Together they quest for peace and spiritual freedom by aiding the persecuted until the Intendant’s spy reports their activities and the King’s dragoons are sent out after them. To retain their freedom, they must choose to live in hiding in a remote wilderness, join a festering uprising against the persecutions, or flee their cherished homeland with thousands of other refugees in search of hope.

Inspired by the true story of Jean Pierre Bondurant dit Cougoussac, distilled and blended with Cévenole magic lore, this is an inspiring coming of age story and family saga of courage, tenacity, and the power of love in a country rife with divisions under the control of an authoritarian king obsessed with power. 

Fans of Poldark, Magic Lessons, The Lost Apothecary, and The Huguenot Chronicles will find thematic elements from those stories melded into this thrilling and obscure slice of French history.

This novel is available at Amazon 

Jules Larimore

Jules Larimore writes emotive, literary-leaning historical fiction to inspire positive change for the oppressed and refugees, and to encourage an intimate relationship with the natural environment.

Influenced by a background in freelance travel writing, Jules uses captivating historical settings as characters. Then distills and blends them with a dose of magic, myth, and romance to bring to life hopeful human stories. A previous career in marketing offered an outlet for creative writing used to romance brands with mystery, excitement, and remoteness from everyday life.

With a Bachelor of Arts from Indiana University, Jules has studied medieval history, ancient Greek culture, anthropology, folklore, narrative composition, and architectural design, and has trained under writing geniuses Libbie Hawker/Olivia Hawker and Roz Morris. While investigating the ancestor who inspired The Muse of Freedom, Jules researched late 17th century Languedoc customs, politics, and spiritual traditions specific to the little known Cévennes mountains of south-central France, culminating in a rich repository to feed future novels about the Cévenol people and culture.

Jules lives primarily in Ojai, California, with time spent around the U.S. and in various countries in Europe gathering more treasures in a continued search for authenticity.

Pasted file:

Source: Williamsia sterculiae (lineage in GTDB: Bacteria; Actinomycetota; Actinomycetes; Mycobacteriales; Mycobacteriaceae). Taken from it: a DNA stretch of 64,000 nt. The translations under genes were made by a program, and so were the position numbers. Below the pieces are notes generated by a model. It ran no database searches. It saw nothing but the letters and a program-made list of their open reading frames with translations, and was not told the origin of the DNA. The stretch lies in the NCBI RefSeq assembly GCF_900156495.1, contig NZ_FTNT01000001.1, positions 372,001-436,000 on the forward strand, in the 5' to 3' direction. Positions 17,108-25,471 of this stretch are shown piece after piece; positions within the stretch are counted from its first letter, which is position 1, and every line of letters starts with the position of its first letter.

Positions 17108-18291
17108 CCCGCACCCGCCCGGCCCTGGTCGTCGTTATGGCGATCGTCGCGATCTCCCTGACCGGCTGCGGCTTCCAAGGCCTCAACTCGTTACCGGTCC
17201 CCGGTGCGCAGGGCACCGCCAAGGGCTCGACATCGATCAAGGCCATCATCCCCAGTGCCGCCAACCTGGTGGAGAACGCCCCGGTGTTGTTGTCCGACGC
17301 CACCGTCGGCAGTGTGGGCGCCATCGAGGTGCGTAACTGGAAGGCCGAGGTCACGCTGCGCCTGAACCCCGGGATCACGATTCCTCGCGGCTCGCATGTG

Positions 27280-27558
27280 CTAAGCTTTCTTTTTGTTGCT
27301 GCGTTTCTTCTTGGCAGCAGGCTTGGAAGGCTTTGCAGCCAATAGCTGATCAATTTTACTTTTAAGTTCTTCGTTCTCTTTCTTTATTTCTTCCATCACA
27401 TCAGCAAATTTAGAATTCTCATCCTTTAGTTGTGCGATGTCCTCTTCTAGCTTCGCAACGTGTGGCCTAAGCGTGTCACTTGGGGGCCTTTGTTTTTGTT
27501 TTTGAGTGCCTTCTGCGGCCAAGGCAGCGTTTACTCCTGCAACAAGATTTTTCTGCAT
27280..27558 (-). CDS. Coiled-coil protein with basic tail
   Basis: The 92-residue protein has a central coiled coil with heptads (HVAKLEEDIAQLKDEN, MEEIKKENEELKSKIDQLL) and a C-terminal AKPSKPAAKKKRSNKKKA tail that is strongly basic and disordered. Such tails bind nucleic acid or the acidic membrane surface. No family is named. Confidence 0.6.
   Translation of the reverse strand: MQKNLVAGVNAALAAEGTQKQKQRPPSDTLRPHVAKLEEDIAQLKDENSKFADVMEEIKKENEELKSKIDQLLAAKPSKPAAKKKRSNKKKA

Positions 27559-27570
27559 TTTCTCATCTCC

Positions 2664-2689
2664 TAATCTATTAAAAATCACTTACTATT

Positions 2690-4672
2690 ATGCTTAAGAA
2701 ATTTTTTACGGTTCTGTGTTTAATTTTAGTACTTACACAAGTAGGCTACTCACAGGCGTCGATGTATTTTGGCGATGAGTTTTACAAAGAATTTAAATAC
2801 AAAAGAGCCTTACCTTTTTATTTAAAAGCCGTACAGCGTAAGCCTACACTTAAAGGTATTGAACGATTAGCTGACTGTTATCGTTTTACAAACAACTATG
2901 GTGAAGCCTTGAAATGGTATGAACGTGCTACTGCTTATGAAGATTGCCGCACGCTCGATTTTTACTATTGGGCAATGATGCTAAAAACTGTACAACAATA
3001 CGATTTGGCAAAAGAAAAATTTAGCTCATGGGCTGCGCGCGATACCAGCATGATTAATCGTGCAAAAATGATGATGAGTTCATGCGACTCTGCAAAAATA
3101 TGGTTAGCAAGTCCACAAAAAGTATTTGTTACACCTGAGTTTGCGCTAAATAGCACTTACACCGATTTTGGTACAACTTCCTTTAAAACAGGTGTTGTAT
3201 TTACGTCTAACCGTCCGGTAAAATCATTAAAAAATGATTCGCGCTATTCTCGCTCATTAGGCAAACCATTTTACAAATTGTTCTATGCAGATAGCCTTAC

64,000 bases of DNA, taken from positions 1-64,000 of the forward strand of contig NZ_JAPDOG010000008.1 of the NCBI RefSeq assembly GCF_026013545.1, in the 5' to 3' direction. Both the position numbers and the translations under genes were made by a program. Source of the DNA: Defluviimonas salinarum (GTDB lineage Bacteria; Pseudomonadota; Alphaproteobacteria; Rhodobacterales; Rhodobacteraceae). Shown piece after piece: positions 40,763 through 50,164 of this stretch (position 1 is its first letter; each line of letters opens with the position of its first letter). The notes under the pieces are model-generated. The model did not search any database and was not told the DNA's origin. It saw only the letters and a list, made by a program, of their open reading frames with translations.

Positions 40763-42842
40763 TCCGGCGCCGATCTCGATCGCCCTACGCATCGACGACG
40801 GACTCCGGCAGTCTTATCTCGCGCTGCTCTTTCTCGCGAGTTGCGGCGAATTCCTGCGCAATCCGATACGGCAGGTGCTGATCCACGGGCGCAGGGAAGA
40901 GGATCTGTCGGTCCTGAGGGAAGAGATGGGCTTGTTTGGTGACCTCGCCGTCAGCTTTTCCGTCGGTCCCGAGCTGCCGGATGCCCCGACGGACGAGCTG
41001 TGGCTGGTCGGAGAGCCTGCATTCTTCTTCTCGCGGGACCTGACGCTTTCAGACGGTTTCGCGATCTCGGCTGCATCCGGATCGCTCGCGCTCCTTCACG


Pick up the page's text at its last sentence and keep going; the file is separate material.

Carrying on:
Website • Twitter • Facebook • Instagram • Pinterest • Book Bub • Amazon Author Page • Goodreads • YouTube

Thank you to The Coffee Pot Book Club for giving me the opportunity to showcase this book. 

Thursday, 8 September 2022

I am excited to be hosting the blog tour for The Eisenhower Chronicles by M. B. Zucker #HistoricalBiography #WWII #BlogTour @MBZuckerBooks @MichaelZucker1 @maryanneyarde

The Eisenhower Chronicles
By M. B. Zucker

In 1938 he was a lieutenant colonel stationed in the Philippines; by 1945 the world
proclaimed him its savior. From leading the forces of liberal democracy against history’s most evil tyrant to the presidency, Dwight D. Eisenhower fought for and kept the peace during the most dangerous era in history.

The Eisenhower Chronicles dramatizes Ike’s life, portraying his epic journey from unknown soldier to global hero as only a novel could. He is shown working with icons such as FDR, Winston Churchill, and Dr. Martin Luther King Jr., and confronting challenges like D-Day, the Little Rock Crisis, and Sputnik.

Eisenhower’s legacy is grounded in defending the world from fascism, communism, and nuclear weapons. This novel shows how he accomplished it all and takes readers into his mind and soul, grounding the history in the man who made it.


The Little Rock crisis becomes the biggest domestic crisis of Ike's presidency. Like in national security, Ike tries to resolve it diplomatically before using force by meeting with Governor Faubus. This story is told in the first person.